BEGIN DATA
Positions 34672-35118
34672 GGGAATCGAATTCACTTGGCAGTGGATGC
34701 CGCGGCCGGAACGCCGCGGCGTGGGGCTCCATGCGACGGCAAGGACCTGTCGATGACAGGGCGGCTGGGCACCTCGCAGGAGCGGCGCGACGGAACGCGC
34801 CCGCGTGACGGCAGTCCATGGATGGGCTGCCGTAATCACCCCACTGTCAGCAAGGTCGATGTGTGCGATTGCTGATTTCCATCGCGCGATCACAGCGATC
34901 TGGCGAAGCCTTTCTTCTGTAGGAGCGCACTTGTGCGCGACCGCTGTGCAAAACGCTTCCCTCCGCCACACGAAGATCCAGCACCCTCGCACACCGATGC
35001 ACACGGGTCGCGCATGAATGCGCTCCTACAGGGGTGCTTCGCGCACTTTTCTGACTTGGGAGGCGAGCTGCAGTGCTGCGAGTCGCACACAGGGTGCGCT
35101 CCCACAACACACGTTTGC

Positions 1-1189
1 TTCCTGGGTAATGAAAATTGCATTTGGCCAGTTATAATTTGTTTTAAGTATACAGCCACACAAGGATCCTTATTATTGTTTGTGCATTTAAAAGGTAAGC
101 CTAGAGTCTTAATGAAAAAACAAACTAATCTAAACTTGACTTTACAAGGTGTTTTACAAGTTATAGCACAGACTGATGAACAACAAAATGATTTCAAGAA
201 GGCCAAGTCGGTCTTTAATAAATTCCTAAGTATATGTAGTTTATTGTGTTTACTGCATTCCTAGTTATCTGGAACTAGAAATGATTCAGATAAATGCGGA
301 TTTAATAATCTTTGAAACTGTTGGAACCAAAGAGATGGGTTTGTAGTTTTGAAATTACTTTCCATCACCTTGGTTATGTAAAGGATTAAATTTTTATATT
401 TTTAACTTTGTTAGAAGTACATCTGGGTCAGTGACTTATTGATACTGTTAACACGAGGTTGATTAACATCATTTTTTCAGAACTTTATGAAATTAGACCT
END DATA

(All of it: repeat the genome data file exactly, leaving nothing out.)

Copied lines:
Positions 34672-35118
34672 GGGAATCGAATTCACTTGGCAGTGGATGC
34701 CGCGGCCGGAACGCCGCGGCGTGGGGCTCCATGCGACGGCAAGGACCTGTCGATGACAGGGCGGCTGGGCACCTCGCAGGAGCGGCGCGACGGAACGCGC
34801 CCGCGTGACGGCAGTCCATGGATGGGCTGCCGTAATCACCCCACTGTCAGCAAGGTCGATGTGTGCGATTGCTGATTTCCATCGCGCGATCACAGCGATC
34901 TGGCGAAGCCTTTCTTCTGTAGGAGCGCACTTGTGCGCGACCGCTGTGCAAAACGCTTCCCTCCGCCACACGAAGATCCAGCACCCTCGCACACCGATGC
35001 ACACGGGTCGCGCATGAATGCGCTCCTACAGGGGTGCTTCGCGCACTTTTCTGACTTGGGAGGCGAGCTGCAGTGCTGCGAGTCGCACACAGGGTGCGCT
35101 CCCACAACACACGTTTGC

Positions 1-1189
1 TTCCTGGGTAATGAAAATTGCATTTGGCCAGTTATAATTTGTTTTAAGTATACAGCCACACAAGGATCCTTATTATTGTTTGTGCATTTAAAAGGTAAGC
101 CTAGAGTCTTAATGAAAAAACAAACTAATCTAAACTTGACTTTACAAGGTGTTTTACAAGTTATAGCACAGACTGATGAACAACAAAATGATTTCAAGAA
201 GGCCAAGTCGGTCTTTAATAAATTCCTAAGTATATGTAGTTTATTGTGTTTACTGCATTCCTAGTTATCTGGAACTAGAAATGATTCAGATAAATGCGGA
301 TTTAATAATCTTTGAAACTGTTGGAACCAAAGAGATGGGTTTGTAGTTTTGAAATTACTTTCCATCACCTTGGTTATGTAAAGGATTAAATTTTTATATT
401 TTTAACTTTGTTAGAAGTACATCTGGGTCAGTGACTTATTGATACTGTTAACACGAGGTTGATTAACATCATTTTTTCAGAACTTTATGAAATTAGACCT